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What You Never Noticed About The Neighborhood In That '70s Show

That '70s Show had a fun way of combining the surreal with the simple. Telling the stories of the sometimes-wacky and sometimes-relatable relationships between a group of six Wisconsin teenagers during the titular decade, it became a big hit for Fox. Thanks to syndication and regular cable replays, That '70s Show has become something of a cult classic among today's kids.

If you're a dedicated superfan to the show's sometimes anachronistic, but always entertaining mix of friendship, highs, lows and true love, you might know a lot about the little asides and in-jokes and cultural references the producers managed to slip in over the years. One such Easter egg took advantage of the fact that the show never reveals one key detail throughout its entire run. If you're curious at all about what That '70s Show was leaving out — and the gag it used in one episode to highlight it — keep reading.

You have no idea what That '70s Show's neighborhood looks like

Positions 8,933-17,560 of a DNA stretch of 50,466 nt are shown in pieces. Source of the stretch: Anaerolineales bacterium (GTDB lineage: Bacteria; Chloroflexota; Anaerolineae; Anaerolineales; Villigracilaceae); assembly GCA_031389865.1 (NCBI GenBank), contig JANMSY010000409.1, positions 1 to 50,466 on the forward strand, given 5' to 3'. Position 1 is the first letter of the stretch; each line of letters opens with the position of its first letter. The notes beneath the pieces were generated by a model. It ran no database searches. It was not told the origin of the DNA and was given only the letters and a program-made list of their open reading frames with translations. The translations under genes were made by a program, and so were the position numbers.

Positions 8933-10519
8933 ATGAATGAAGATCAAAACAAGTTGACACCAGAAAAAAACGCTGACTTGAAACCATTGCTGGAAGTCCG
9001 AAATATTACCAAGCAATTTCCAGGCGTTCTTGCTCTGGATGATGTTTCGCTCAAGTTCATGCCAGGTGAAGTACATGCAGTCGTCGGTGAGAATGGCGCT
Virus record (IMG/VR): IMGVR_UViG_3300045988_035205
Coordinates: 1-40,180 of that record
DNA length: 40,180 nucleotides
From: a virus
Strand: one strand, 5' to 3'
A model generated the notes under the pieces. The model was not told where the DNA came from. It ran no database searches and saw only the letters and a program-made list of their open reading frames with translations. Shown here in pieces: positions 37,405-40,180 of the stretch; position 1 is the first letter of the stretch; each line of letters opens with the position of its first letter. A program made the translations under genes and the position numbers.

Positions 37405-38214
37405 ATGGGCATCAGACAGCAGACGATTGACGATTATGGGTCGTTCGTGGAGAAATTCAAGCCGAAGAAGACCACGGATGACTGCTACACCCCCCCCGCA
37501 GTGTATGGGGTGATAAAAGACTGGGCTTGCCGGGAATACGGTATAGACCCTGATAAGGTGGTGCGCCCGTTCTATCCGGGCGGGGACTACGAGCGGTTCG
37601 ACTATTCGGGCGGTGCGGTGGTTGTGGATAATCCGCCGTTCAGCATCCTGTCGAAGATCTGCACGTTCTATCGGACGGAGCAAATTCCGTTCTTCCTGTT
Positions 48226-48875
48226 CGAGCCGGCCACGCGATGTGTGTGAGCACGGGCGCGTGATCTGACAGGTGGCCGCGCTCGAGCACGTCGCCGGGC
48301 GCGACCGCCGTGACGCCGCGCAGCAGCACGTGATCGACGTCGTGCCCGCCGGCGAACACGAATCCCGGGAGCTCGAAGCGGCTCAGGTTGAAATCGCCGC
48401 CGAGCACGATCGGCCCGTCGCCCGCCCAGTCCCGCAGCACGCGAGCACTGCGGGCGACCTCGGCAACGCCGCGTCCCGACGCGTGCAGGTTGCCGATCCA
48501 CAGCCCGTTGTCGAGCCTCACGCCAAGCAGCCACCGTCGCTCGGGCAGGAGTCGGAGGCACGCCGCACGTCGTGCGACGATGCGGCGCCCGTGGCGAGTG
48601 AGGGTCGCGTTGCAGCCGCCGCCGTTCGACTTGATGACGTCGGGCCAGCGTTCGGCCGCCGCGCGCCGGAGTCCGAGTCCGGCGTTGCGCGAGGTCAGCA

In the season 6 episode Christmas, the usual sort of wintery hijinks take place. Hyde (Danny Masterson), Kelso (Ashton Kutcher), Eric (Topher Grace) and Fez (Wilmer Valderrama) attend Jackie's holiday school dance, sparking jealousy in Donna (Laura Prepon), who has to work her job at the radio station and worries about what Eric's getting up to. Meanwhile, Kitty (Debra Jo Rupp) talks Red (Kurtwood Smith) into playing Santa Claus at the local mall, resulting in a feud with Bob (Don Stark); and Brooke (Shannon Elizabeth) and Kelso's romance continues apace.

For just a few moments in the episode's closing montage, according to Screen Rant, we see a wintery exterior shot of a cozy suburban neighborhood, blanketed with lights and snow. The eagle-eyed will note that this is an exterior shot of Peltzer's neighborhood from the 1984 sci-fi Christmas horror comedy Gremlins. Within the scope of Gremlins, the shot takes place after Mr. Wing recovers Gizmo from the family. But because That '70s Show never shows viewers what the neighborhood actually looks like, the program might've snuck the use of this shot past many of those watching.